of a musical opened the Denver Film Festival, the 27-year-old actress — who left Scottsdale, Ariz., at a tender age to pursue acting — shared a different sort of audition tale.
“I had a casting director, Allison Jones, she called me in for a bunch of things in those three years between 15 and 18 when I was auditioning all the time. I’d go in to network for a series and not get it,” she recounted. Jones would call her in for something else she wouldn’t get.
“Then she called me on a Friday and asked me to come in on a Saturday when no one else was coming in. But she had a feeling about something. She put me on tape for ‘Superbad,’ which ended up being my first movie.” That was 2007. The ensuing highschool comedy “Easy A” (2010) became a breakthrough. Who can forget the hilarious “Pocketful of Sunshine” birthday card montage? Clearly a number of people couldn’t, because for a spell Stone got a lot of “Hey, aren’t you the Easy A girl?” comments, as Vanity Fair once noted.
In 2015, she was nominated for a best supporting Oscar for her role as Michael Keaton’s daughter in “Birdman or (The Unexpected Virtue of Ignorance).” Last spring, she appeared on Broadway as the ex-pat singer Sally Bowles in “Cabaret” on Broadway. “Ms. Stone, in a scintillating Broadway debut, brings a heady whiff of the gin-soaked desperation of that decade to her portrayal of an ambitious, hard-partying and not very talented singer in Weimar Berlin,” wrote Ben Brantley in The New York Times.
The character Mia remains a special case. An early scene in “La La Land” finds her vivaciously tormenting a self-serious keyboardist at a summertime party. Stone is funny, to be sure. But in this tale, she’s also capable of delivering (with Golden Age luminosity) the wrecked expression of a woman whose beloved has just doubled-down on an unkind comment. Ryan Gosling stars opposite Stone as Sebastian, a young man with an old jazz man’s soul. His ambition: to open a jazz club. Although Mia and Sebastian make a couple for the ages, they meet anything but cute in the movie’s bravura opening. Mia’s sitting in her Prius, rehearsing lines for an audition. He’s popped a cassette of piano riffs into his vintage clunker’s tape deck. He honks. She flips him off. The land of the title is Los Angeles, of course, and a trademark traffic jam leads to an opening dance number, choreographed by Mandy Moore, that is vivid and surreal, yet your heart insists it could happen. You know, possible the way Gene Kelly slipped into song and dance in a downpour, possible the way a bunch of teenage toughs living on Manhattan’s west side began snapping their fingers and sliding across the summer pavement. The movie’s final minutes are just as extraordinary. This is the third time Stone and Gosling have played romantic counterparts. In “Crazy, Stupid, Love,” her character throws Gosling’s smooth Lothario for an emotional loop. In “Gangster Squad,” she plays the red-tressed moll of kingpin Mickey Cohen (Sean Penn) to Gosling’s cynical and smitten copper. But the “La La Land” pairing is something out of a bygone era, yet thoroughly modern — which is what Chazelle hoped for. “She has this incredible Carole Lombard-, Katharine Hepburn-kind of comic, old-Hollywood quality to her acting that feels so fleet-footed and sparkling and charming. All of which you need to carry a musical,” said Chazelle. “But this was the kind of role that wound up being, I think, very personal for her, and was also a role that needed to — at a certain part of the movie — get darker.”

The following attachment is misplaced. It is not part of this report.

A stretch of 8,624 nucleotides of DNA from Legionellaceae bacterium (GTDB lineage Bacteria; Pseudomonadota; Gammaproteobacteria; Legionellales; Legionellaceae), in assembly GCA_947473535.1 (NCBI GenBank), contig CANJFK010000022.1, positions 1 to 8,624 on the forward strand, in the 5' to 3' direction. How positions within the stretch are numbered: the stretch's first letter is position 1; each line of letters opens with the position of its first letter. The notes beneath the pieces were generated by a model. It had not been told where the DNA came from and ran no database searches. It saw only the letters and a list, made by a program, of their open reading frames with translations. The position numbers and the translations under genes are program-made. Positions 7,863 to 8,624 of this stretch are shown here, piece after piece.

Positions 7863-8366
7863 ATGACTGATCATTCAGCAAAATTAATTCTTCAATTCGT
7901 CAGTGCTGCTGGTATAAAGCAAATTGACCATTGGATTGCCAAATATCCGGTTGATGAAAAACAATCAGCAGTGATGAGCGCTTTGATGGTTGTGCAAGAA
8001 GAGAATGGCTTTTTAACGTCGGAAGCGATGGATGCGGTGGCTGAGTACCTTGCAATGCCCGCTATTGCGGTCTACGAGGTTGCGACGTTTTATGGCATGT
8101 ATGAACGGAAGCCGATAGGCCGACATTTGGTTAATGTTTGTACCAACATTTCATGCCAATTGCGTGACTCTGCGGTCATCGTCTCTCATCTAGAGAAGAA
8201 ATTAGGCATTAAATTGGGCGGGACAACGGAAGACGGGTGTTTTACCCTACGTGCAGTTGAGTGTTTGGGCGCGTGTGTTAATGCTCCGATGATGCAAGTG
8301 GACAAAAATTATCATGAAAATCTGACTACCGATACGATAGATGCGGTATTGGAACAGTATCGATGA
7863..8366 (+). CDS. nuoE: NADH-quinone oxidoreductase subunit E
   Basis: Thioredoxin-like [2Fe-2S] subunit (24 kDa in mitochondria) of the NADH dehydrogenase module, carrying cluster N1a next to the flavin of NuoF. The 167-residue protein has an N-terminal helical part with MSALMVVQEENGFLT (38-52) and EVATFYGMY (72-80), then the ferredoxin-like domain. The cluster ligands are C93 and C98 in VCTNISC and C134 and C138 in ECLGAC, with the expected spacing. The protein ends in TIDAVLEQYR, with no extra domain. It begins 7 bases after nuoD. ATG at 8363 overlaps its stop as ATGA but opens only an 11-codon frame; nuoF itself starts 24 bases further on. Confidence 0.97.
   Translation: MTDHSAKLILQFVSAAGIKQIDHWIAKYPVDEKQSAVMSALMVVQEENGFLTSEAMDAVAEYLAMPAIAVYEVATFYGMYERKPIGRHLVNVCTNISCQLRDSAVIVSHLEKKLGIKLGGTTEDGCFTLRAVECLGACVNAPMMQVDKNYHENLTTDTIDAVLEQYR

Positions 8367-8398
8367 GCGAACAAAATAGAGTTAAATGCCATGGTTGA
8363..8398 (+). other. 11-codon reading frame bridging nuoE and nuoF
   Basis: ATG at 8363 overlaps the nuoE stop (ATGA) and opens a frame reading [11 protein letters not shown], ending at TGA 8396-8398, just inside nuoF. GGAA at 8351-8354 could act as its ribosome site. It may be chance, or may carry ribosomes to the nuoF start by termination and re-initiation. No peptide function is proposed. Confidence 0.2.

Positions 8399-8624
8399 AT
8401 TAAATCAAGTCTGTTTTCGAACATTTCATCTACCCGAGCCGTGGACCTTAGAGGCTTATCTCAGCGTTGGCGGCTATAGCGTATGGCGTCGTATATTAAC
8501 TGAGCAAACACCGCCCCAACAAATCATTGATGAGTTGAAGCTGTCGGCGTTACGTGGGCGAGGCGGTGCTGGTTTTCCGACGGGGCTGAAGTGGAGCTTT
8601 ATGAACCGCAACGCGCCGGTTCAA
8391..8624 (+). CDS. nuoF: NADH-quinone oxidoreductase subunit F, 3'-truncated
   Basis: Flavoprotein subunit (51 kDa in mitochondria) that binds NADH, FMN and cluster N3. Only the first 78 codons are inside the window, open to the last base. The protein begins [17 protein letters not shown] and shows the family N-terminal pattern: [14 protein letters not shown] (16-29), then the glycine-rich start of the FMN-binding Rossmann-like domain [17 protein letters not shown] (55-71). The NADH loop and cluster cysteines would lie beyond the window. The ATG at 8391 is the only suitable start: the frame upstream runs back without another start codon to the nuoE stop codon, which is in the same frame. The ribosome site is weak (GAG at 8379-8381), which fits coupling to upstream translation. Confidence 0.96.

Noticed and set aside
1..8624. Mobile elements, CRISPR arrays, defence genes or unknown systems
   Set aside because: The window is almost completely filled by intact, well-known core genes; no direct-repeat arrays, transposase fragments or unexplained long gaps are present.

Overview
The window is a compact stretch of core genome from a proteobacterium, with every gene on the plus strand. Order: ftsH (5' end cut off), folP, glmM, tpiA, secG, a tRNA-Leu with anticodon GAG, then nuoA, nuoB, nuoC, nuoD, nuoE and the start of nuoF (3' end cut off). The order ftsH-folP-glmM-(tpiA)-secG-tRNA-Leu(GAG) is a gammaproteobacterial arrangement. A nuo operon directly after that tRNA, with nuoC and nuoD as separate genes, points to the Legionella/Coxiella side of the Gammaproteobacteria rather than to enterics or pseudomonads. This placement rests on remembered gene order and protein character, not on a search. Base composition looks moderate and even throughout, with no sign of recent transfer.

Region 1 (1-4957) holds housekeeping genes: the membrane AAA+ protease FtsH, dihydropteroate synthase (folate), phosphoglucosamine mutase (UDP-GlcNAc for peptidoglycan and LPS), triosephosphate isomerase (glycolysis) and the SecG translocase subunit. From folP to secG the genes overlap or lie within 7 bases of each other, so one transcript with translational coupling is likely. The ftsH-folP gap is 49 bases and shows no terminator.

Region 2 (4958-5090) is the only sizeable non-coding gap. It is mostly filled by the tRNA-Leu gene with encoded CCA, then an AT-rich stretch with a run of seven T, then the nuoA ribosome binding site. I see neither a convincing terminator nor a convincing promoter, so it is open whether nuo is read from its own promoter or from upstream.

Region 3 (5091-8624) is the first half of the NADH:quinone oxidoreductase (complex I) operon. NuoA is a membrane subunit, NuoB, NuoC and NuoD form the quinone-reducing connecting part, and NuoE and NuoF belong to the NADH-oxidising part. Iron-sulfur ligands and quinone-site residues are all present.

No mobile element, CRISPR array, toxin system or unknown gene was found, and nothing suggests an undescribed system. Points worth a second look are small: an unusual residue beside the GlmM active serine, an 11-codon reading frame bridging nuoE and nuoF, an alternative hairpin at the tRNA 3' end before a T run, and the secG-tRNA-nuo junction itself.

“La La Land” is Chazelle’s third feature. The leap in ambition and execution in each new film has been a little staggering. “He’s incredibly passionate and clear on what he wants but also very open to collaboration,” said Stone of her director, whose first film, “Guy and Madeline on a Park Bench,” had its start as his Harvard thesis film. His second feature was 2014’s indie hit “Whiplash.” The tale of an aspiring jazz drummer was nominated for five Oscars and won three, including one for actor J.K. Simmons. “He always knew what he was making,” Stone said. “He opened up to Ryan and me so much, allowing us to speak to him daily about shaping the characters. But it remained the same vision that he started with while still adapting to his actors and the people he’s working with. It’s so rare that that happens. You’re usually adapting to one person’s vision — you suck it up or the wheels can come off and it can turn into a bunch of voices. He’s a great captain of the ship.” “La La Land” has started to amass year-end critics group nods. It’s sure to vie for the best picture Oscar. (Nominations will be announced Jan. 24.)
Stone and Gosling’s casting has proven to be a kind of kismet. After all, in 2008, when Chazelle first began dreaming up his homage to Dream Factory musicals (as well as Jacques Demy’s “The Umbrellas of Cherbourg” and “The Young Girls of Rochefort”), he had a different pair in mind: Emma Watson and Miles Teller. The latter pounded the drums in “Whiplash” and can currently be seen battling back from a career-ending car wreck in the boxing drama “Bleed for This.” Yet Stone and Gosling are so de-lovely that it’s hard to imagine “La La Land” working with any other duo. “It’s sort of like ‘Jaws,’ ” I suggested to Chazelle. The oceanside thriller became famously suspenseful because the mechanical shark that Steven Spielberg was counting on never quite worked they way he hoped. “I love that analogy,” Chazelle replied, then turned to Stone. “Now I’ll always think of you and Ryan as the broken shark,” he said, and explained the reference. “Aww,, we’re the broken shark,” she said with a dawning, rather sly smile, followed by a big laugh. “How sweet. You’re my broken shark.”
Ryan Gosling and Emma Stone star in “La La Land,” a musical that is seemingly out of a bygone Hollywood era.